According to Gosselin and Tralli, the call to DCF was anonymous and no names were used. Solek said he felt there was no need to file a report with DCF.
“It wasn’t a referral to DCF,” Solek said.
Calderone, Tralli said, was advised to add the supplement in order to document every step of the investigation. Fitzgerald said it is not uncommon for an officer to be ordered to add a supplement to a report by a supervisor.
Detective Solek filed for a warrant for the arrest of Ofori with the New Britain GA 15 courthouse before Solek left for vacation. Due to information that needed to be corrected, the warrant was held up in court. Solek refiled for a warrant once back from vacation on Aug. 17.
In his letter, Rogan asked why Fitzgerald did not intervene and assist with the warrant.
“An active child predator had not yet been arrested and still was on the loose....Absolutely deplorable and unconscionable, that the chief of police would further endanger the safety and life of my 8-year-old daughter, just so that he could get the satisfaction of striking back at me once more,” Rogan wrote.
When asked by the Police Commission why he did not intervene to expedite the arrest warrant, Fitzgerald said “In 37 years of law enforcement I never intervened on a warrant.”
During the special meeting, Solek said only the detective who filed for the warrant can sign off on any changes.
On Aug. 29, Ofori was charged with attempt to commit enticing a minor by computer and risk of injury to a child, according to the arrest warrant. Ofori entered a not-guilty plea to the charges. He was released on $25,000 bond and is scheduled to appear in New Britain Superior Court on Oct 29.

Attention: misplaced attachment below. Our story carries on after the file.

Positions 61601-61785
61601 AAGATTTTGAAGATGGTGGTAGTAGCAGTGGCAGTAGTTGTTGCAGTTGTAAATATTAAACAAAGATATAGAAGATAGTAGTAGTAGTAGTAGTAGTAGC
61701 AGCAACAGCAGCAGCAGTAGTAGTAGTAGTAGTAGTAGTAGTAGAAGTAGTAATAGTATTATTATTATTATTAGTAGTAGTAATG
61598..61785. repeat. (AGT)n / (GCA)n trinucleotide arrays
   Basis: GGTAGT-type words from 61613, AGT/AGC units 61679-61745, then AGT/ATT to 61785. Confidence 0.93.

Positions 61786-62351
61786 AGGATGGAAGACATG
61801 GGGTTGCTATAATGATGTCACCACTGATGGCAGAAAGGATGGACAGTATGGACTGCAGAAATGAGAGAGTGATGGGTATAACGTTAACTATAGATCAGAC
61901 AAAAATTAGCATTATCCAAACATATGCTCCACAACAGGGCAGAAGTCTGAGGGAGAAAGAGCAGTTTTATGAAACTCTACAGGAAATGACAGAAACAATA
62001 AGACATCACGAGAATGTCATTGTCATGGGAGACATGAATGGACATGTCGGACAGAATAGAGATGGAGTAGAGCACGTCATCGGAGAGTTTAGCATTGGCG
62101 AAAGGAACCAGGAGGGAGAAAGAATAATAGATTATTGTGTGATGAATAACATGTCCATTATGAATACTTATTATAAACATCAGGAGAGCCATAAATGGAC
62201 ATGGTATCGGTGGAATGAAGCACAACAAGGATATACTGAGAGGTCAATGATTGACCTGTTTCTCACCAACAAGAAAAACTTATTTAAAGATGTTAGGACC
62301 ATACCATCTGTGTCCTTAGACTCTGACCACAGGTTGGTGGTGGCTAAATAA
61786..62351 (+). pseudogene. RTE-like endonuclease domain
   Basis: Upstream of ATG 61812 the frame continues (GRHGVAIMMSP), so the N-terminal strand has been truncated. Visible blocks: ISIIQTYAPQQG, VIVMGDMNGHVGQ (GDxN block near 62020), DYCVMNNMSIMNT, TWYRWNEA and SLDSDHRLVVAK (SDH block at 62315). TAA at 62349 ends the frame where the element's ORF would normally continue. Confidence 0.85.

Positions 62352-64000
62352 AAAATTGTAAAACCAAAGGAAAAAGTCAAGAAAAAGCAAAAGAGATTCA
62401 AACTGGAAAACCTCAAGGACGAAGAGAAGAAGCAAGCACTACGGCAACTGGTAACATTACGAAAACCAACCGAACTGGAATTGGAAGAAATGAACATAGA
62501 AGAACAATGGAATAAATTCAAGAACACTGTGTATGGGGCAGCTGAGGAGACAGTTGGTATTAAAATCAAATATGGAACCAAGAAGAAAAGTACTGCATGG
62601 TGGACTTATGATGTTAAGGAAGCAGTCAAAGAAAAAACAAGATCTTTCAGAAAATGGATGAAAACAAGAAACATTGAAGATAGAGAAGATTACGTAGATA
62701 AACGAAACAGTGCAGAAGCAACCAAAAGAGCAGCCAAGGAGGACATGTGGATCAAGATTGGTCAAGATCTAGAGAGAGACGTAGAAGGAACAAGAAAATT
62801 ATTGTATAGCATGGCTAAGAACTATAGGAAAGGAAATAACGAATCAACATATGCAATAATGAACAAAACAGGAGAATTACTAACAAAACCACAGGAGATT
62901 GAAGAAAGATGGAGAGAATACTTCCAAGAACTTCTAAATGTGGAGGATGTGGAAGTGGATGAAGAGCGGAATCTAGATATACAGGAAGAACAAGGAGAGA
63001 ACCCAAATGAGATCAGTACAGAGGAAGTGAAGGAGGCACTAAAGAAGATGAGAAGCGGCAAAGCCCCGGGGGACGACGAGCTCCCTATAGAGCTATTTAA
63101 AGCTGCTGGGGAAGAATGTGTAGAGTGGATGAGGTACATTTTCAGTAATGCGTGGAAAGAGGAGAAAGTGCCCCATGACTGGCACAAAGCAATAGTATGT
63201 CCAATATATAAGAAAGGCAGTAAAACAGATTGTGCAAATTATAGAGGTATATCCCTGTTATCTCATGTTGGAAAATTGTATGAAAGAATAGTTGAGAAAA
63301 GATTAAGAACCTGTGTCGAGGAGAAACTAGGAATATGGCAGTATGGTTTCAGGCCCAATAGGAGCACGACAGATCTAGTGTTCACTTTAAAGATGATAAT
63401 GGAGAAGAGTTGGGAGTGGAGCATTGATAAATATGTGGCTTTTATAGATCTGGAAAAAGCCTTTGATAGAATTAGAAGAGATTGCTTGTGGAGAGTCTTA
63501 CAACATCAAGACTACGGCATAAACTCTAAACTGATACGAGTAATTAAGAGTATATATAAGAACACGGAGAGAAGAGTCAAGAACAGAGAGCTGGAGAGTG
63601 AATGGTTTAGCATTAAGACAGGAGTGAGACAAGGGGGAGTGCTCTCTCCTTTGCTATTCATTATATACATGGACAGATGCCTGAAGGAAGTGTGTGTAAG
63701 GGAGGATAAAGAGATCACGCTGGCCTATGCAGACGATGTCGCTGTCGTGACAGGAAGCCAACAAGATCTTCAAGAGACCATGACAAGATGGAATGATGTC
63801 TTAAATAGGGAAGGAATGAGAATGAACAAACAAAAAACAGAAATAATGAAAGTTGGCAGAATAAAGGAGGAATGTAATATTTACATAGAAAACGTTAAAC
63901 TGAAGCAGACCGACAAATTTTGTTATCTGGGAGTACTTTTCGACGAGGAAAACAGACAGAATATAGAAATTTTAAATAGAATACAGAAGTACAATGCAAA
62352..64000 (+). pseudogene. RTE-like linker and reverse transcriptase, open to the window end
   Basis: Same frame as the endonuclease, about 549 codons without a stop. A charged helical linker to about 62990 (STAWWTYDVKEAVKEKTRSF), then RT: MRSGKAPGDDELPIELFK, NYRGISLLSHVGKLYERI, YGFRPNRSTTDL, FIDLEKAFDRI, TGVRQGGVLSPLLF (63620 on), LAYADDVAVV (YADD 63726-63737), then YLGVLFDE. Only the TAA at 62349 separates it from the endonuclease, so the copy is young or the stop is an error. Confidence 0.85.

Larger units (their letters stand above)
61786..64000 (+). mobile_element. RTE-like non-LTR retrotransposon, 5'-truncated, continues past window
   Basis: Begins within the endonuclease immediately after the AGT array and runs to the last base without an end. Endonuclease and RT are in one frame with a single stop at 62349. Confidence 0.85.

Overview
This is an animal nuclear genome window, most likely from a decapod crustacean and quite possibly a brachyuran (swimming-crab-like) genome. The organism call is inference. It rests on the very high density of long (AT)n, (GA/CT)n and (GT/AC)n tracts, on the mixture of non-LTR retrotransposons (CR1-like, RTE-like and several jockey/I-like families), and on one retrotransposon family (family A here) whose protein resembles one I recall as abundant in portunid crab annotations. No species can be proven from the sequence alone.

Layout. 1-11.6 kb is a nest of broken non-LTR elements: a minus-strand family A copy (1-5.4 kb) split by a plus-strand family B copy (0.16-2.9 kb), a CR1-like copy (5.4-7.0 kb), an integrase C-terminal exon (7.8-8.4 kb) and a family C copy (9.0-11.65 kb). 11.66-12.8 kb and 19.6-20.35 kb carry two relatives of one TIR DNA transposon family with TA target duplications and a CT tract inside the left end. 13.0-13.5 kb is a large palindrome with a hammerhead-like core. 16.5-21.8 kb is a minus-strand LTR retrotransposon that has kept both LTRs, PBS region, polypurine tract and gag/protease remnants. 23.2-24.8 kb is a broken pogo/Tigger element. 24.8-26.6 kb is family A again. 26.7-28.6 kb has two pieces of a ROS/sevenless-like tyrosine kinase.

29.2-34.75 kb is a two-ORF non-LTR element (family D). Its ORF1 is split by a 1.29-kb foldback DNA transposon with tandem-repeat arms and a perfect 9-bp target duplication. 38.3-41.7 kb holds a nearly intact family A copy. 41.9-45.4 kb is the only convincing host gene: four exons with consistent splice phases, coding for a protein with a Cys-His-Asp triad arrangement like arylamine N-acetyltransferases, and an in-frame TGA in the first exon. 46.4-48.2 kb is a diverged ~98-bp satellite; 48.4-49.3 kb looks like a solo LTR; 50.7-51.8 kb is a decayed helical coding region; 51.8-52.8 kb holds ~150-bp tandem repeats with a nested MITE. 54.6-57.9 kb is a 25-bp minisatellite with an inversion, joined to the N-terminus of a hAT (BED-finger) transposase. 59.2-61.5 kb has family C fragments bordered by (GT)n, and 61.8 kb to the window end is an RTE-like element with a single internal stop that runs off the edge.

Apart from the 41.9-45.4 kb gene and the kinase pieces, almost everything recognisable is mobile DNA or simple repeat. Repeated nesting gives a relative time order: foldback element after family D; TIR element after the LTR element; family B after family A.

Commissioner Bradford Parsons said he is disappointed the letter misrepresents the overall professionalism and conduct of the department and the chief, “which we feel is a grave injustice.”
“We apologize for you having to go through this,” Parsons said to Fitzgerald, “but the refreshing result of all the interviews we conducted is that we know resolutely that proper procedures were followed with the utmost professionalism, and care and concern for that young child was demonstrated throughout this entire case.”
“Obviously he has animosity towards me and I think the letter indicates that,” Fitzgerald said during the special meeting, adding that several years ago Rogan testified in front of the police commission regarding a neighborhood dispute.
“He’s been upset with the police department and possibly myself directly ever since,” Fitzgerald said. “With Mr. Rogan threatening a lawsuit, I really don’t want to get into a contest of my statements versus his statements. I have no animosity towards the man. He feels that there is, so and I can’t change his mind.”
In his letter, Rogan also demanded that the police commission investigate the conduct of Gosselin and Tralli and threatened to pursue a lawsuit against the department if action was not taken against Fitzgerald.